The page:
I'm going to start with my general understanding and label questions [Q#] with the hope someone can fill in the blanks. Consider the discussion of 'cost' in terms of speed/cpu. I'm hoping there's a general concept I'm missing that will cleanup the flurry of questions around [Q2], regardless please bear with me:
General code is written topdown like the below where you define the function at the top and then you can simply call said function below that point to access the block inside. I don't fully understand the cost, in terms of lua itself, associated with defining 'function a()end' (the pico8 wiki has general pico8 cycle costs). My understanding though is the program won't look inside of the function 'until' I call it and so there is simply some generic predefined 'base cost'(cpu cycles) to defining a function and this cost is not affected by the number of parameters or whatever is inside the function....tldr it's always a flat cost each time the compiler/better-word runs down that part of the page and sees you want to define a function. So this usually amounts to the general idea of 'define the function once at the top of the code' and then call it as many times as u need where u need to after:
function a()end for i=1,100 do a() end --vs: for i=1,100 do function a()end a()end; defining the same function 100 times is bad.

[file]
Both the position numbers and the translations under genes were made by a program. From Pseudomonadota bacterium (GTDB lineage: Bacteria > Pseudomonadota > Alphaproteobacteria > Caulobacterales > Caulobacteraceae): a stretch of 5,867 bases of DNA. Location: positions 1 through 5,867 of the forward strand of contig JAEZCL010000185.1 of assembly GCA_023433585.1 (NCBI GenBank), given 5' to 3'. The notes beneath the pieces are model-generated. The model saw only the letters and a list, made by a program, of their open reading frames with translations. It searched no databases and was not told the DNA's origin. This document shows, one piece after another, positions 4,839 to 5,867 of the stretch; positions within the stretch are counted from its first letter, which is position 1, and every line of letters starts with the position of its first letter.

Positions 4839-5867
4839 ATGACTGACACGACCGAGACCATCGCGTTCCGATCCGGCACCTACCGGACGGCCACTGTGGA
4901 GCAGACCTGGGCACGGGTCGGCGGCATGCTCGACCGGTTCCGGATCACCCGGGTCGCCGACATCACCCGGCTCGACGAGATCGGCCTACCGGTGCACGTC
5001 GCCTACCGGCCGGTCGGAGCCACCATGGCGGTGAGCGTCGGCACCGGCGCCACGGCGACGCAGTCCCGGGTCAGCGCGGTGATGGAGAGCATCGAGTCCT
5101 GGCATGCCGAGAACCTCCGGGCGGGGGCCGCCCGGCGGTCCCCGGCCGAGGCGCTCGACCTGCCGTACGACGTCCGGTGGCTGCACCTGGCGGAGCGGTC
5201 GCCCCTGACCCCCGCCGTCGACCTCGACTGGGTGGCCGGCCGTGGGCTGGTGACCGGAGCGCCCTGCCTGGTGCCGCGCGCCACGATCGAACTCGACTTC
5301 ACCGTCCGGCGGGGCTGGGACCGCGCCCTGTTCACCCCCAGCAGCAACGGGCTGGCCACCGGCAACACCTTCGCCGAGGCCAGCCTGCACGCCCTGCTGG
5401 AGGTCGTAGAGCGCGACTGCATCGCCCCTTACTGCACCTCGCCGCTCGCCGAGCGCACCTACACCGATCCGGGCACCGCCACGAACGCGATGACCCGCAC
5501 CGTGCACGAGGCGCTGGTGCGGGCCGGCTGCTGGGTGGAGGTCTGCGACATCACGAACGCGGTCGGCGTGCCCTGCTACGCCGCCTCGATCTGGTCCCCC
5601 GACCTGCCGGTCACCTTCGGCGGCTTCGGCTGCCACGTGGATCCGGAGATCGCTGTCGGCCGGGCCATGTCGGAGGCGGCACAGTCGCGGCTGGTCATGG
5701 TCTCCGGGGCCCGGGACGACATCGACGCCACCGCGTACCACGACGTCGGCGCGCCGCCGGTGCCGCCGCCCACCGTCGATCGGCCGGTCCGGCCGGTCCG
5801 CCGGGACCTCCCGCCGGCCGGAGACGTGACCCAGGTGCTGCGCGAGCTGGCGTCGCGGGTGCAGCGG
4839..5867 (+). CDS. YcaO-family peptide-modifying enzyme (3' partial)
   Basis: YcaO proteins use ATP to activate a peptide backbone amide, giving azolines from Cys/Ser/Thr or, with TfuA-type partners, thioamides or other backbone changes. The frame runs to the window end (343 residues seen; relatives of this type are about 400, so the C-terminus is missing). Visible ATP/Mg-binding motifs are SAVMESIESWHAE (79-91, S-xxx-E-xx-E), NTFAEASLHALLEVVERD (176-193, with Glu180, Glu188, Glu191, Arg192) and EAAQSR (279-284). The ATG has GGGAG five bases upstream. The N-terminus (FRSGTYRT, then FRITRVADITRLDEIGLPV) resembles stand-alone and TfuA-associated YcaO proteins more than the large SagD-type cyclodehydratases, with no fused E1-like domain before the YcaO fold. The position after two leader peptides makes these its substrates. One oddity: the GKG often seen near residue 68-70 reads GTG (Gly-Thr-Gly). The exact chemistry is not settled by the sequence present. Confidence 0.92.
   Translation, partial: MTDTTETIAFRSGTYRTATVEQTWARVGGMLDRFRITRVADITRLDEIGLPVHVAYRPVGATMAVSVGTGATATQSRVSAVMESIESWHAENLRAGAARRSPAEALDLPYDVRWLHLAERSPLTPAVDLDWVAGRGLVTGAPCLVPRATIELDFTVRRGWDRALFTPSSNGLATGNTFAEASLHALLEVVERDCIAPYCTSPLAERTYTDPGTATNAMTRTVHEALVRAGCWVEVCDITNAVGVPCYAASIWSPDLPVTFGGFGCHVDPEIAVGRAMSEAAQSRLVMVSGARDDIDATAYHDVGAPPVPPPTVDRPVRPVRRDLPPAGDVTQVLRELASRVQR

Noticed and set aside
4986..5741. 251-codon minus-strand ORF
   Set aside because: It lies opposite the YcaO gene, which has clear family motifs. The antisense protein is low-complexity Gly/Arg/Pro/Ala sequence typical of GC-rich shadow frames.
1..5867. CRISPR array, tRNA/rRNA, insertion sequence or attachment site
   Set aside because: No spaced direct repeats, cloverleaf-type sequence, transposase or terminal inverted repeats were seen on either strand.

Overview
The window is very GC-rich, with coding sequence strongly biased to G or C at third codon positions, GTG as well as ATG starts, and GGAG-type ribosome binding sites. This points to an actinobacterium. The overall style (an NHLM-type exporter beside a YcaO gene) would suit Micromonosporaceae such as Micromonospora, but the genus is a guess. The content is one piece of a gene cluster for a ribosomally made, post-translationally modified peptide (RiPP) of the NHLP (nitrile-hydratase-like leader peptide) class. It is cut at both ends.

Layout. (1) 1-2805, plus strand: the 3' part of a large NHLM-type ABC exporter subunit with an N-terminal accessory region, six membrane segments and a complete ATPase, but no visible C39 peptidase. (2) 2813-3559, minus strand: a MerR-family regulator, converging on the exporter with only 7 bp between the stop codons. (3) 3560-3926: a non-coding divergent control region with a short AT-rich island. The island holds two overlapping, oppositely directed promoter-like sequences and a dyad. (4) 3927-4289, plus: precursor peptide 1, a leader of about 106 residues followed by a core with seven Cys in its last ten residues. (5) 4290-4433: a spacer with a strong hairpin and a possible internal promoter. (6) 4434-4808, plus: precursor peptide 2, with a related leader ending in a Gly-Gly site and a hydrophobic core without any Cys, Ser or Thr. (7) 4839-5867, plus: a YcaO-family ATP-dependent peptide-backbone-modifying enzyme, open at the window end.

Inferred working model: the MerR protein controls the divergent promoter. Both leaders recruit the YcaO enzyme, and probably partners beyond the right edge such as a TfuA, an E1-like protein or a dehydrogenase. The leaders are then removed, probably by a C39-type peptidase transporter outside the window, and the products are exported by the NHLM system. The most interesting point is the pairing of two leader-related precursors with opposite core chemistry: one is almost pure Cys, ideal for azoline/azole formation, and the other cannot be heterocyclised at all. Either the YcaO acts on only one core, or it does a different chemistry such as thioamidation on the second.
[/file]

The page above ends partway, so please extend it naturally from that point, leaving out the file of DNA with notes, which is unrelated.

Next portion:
However, the defining of function, like most parts of lua, can be optimized through the limiting of its scope. Again my understanding of scope is limited(puns), but as a functional explanation it amounts to 'smaller scope of an item = less cpu cost of the item'. Turning functions local makes it apply to 'just the' remaining part of the block it is currently in, and you can further limit the scope of a larger block with 'do end'.
--code above-- do local function a()end for i=1,100 do a() end end --code below--
I think I got the general idea above. My main confusion lies when you toss the idea of a gameloop into this picture. I'm assuming there is no secret difference to how _update() and _draw() handle functions outside of the idea _draw() might skip frames, so Let's take the example below which seems to be how most games orient things. My understanding in pico8 being: everything runs top-to-bottom 1x at the start of a game(unless I'm doing function calls in the middle of the ocean, the stuff in the functions will not be run yet)....then everything inside _init() runs 1x...then everything inside _update() and then _draw() runs over and over xx times per second.
function _update()a()b()end function a() end function b() end
If we wanted to define the above functions as local, the next example below shows the change in order necessary to do so...and there seems to be no change in cost(ctrl+p testing values in pico8) between a local function a() or global function b()...since they seemingly have the same level of scope and are only defined 1x each (is my understanding as to why). [Q1] So that trope I hear from the love2d community and sometimes in pico8 to 'just redundantly define everything as local' is wrong....but doesn't inflict penalty.... so it's really just a habit builder to protect against mistakes where u otherwise would find benefit from limiting the scope...?